I recommended that when people get their survival land they have some underground storage areas, perhaps a metal storage container would have to do. (If the land is pretty isolated and the camp is disguised, less chance of theft.)
Storage areas, including one for CLOTHING and MATERIALS to make clothing.
The exact best way to store these kind of items, I will have to look into better.
I suppose these things would help, for a start:
some de-mold crystals in a storage space, cedar chests, cedar hanging things for clothing hung up. I have used these little cedar hang-ups, they work well. Don't know for how long they are effective.
I would recommend purchasing some cedar chips...

Some other ideas, from previously:
I recommended having a good-sized stash of clothing for all ages, sizes.
There could come a time when jeans, socks, shoes, maternity clothes and baby clothes will be as precious as gold...
Of course, shirts, shorts, winter gear will be vital too...

Add to the list: sewing machines, including a cople foot pedal non electrical type,
lots of thread and needles.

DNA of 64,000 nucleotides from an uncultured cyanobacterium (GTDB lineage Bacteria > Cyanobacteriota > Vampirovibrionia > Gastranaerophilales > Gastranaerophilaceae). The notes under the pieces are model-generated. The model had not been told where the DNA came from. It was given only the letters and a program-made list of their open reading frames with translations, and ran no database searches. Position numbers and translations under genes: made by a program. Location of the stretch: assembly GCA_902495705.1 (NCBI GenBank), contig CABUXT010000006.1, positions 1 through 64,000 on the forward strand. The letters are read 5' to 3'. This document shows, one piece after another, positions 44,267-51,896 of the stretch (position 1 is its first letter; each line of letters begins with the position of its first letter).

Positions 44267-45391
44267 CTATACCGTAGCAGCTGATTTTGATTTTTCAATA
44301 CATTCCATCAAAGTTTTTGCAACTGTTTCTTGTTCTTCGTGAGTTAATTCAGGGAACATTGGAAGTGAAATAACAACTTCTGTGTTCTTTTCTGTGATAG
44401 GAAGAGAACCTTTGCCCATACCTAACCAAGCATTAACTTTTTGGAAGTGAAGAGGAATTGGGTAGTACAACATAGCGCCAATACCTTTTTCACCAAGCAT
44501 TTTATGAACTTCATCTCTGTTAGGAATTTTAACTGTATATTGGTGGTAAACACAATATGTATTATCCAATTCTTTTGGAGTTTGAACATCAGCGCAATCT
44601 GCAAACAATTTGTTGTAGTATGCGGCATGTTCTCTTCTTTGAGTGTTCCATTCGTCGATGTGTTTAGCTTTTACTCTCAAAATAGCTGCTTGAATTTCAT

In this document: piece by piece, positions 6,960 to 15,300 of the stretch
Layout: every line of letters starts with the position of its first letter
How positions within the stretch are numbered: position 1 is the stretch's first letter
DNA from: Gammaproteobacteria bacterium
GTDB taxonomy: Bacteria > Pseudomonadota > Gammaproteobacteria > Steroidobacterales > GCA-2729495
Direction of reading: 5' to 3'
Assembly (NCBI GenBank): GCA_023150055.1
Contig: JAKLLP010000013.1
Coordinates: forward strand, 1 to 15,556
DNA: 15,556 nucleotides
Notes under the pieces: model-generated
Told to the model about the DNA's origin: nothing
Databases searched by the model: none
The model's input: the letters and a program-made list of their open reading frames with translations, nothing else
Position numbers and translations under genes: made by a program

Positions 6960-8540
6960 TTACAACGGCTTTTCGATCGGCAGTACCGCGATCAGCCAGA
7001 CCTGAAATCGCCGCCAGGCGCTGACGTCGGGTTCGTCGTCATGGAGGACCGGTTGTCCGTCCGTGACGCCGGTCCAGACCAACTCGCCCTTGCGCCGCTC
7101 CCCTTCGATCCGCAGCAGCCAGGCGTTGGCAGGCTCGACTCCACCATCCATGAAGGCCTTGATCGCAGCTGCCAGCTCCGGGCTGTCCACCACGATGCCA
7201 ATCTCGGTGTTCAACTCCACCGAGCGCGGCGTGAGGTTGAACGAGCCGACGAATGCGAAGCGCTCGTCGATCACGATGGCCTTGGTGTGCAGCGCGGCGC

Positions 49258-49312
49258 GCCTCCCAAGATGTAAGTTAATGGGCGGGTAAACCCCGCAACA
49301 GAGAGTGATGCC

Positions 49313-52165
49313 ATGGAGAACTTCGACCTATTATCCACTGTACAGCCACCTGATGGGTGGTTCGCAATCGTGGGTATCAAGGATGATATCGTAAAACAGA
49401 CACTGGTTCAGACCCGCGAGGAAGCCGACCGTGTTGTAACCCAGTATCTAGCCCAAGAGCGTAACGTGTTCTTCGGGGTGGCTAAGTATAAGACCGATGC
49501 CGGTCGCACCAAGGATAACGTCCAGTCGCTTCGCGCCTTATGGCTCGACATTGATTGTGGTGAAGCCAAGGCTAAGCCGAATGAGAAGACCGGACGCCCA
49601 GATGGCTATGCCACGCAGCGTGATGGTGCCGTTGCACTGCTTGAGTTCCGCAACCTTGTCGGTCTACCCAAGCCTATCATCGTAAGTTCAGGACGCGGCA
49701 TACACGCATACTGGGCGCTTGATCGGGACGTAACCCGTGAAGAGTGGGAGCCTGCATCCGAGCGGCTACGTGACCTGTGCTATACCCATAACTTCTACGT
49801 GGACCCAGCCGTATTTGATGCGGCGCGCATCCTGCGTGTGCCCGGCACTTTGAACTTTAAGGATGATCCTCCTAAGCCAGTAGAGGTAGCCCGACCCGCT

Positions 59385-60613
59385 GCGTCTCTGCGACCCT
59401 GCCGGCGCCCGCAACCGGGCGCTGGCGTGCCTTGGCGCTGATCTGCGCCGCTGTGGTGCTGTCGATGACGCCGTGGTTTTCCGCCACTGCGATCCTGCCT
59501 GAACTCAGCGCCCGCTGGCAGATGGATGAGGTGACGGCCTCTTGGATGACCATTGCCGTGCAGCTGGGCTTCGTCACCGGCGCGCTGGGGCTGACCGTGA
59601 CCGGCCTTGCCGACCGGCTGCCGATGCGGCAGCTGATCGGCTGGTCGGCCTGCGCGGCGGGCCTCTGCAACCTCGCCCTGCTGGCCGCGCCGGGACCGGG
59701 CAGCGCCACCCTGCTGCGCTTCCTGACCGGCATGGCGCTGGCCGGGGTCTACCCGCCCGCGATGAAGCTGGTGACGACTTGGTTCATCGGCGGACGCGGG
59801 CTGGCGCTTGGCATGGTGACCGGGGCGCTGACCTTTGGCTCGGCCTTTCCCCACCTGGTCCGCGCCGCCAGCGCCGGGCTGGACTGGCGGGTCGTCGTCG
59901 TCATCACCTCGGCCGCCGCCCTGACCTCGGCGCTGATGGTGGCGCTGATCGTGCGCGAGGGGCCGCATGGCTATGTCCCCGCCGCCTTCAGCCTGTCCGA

Yowbarb

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ilinda

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Re: Survival clothing ideas - a timeless subject
« Reply #53 on: February 12, 2018, 06:42:46 PM »
And for those on a budget, there are thrift stores, some of which have even greater bargains than the stuff hanging on the racks. 

For example, in Ironton, MO, there is Open Hearts, a thrift store whose proceeds go to the local animal shelter, with low-cost spay/neuter program as well.  Friends of ours wanted to insulate a new building's ceiling, and didn't want spend a fortune.  They talked to the good folks at Open Hearts and discovered that in addition to all the many racks of clothing in the store, there are huge bags of clothing that are sold for pennies on the pound, and the bags that are not sold are picked up by some outfit in St. Louis who then reprocesses them.